Help keep science in existing federal sage-grouse habitat plans
The Bureau of Land Management is holding a series of public meetings throughout the West to determine the fate of federal conservation efforts designed to provide habitat protections for greater sage-grouse, while still allowing multiple use on public lands. The 99 Bureau of Land Management and US Forest Service Land Use Plan amendments, adopted in 2015, came from over six years of agency and locally-driven efforts to understand the challenges to properly conserving habitat for this species and to find collaborative solutions to managing them on public lands. Most importantly, it was these Land Use Plan amendments, and the promises for conservation made in them, that obviated the need to list the sage-grouse under the Endangered Species Act in 2015. That is why we would like to see these plan amendments remain in place.
Do you think conservation science measures - like population and habitat data informing and shaping land management and use - should be removed from the planning process; or, continue to remain in the Land use Plans? See example talking points from Pew here. Please consider heading out to one of these towns in Utah to let the BLM know your opinion on this proposal. The meetings will be held:
· Tuesday, Nov. 14 at the Western Park Convention Center, 300 East 200 South, Vernal, Utah.
· Wednesday, Nov. 15 at the Festival Hall/Heritage Theater, 105 North 100 East, Second Floor Conference Center Room 1, Cedar City, Utah.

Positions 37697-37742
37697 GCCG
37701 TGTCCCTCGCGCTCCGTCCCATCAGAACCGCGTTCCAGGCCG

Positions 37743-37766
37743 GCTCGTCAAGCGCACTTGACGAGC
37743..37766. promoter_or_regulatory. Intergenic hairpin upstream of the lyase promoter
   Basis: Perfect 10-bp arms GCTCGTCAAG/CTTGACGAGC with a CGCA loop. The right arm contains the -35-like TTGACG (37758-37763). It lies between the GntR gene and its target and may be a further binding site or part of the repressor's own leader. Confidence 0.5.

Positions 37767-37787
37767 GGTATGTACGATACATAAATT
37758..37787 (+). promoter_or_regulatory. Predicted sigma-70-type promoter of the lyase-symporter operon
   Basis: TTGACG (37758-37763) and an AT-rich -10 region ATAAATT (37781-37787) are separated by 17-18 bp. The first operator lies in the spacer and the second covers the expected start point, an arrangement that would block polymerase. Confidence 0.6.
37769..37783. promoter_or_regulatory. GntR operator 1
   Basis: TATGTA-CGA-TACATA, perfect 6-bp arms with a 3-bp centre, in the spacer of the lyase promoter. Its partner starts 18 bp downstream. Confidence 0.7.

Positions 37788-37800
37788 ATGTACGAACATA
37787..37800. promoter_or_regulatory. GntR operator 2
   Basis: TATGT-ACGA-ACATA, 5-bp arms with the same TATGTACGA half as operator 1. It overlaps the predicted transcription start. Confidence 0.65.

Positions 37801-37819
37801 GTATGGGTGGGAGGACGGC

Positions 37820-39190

· Thursday, Nov. 16 at the Snowville Elementary School, 160 North Stone Road, Snowville, Utah
The links above will take you to page to RSVP for the different meetings, and if there are enough folks signed up to attend, we may be orchestrating vanloads of folks from the SLC area.
Or, if you’d rather email comments in on the proposal to dismantle or redo the sage-grouse plans, you can submit them to email@example.com. Remember, background on the sage-grouse plans, the sage-grouse science they were based on, and helpful points to comment on in person or in writing, can be found at this helpful site from Pew Charitable Trusts.
Wildlife Science Program Update
Wild Utah Project biologists have been working this Fall to further develop new and on-going research programs to fill wildlife and habitat data gaps on the landscape in Utah. These efforts include (but are not limited to):
· Greater Sage-Grouse Brood-Rearing Habitat and Insect Prey Research Program
· Stream/Riparian Habitat Assessments and Beaver Dam Installations
· Boreal Toad Surveys and Aquatic Habitat Assessments
· Central Wasatch Mammal Camera-Trapping Research Study
Lean more on our current Wildlife Science Programs on our website, and get a sneak peak of how you might be able to get involved with our 2018 Citizen Science Programs which support these research studies!
Notes from the GIS Lab – Welcome to Fall Intern Mercede!
The GIS Lab is pleased to welcome Fall GIS intern Mercede Shaw. Mercede is a recent graduate from the University of Utah with a degree in Geography emphasizing Ecology/Biogeography, as well as a certificate in GIS. Her interests are broadly focused in the field conservation ecology, in which she uses her skills in GIS to help address issues related to wildlife habitats. She loves being outdoors whether climbing, hiking, backpacking, or skiing. Her skills in GIS, as well as her passion and love for wildlife have led her to this volunteer opportunity with Wild Utah Project. She is excited to be a part of WUP’s work to study and conserve Utah’s wildlands and wildlife!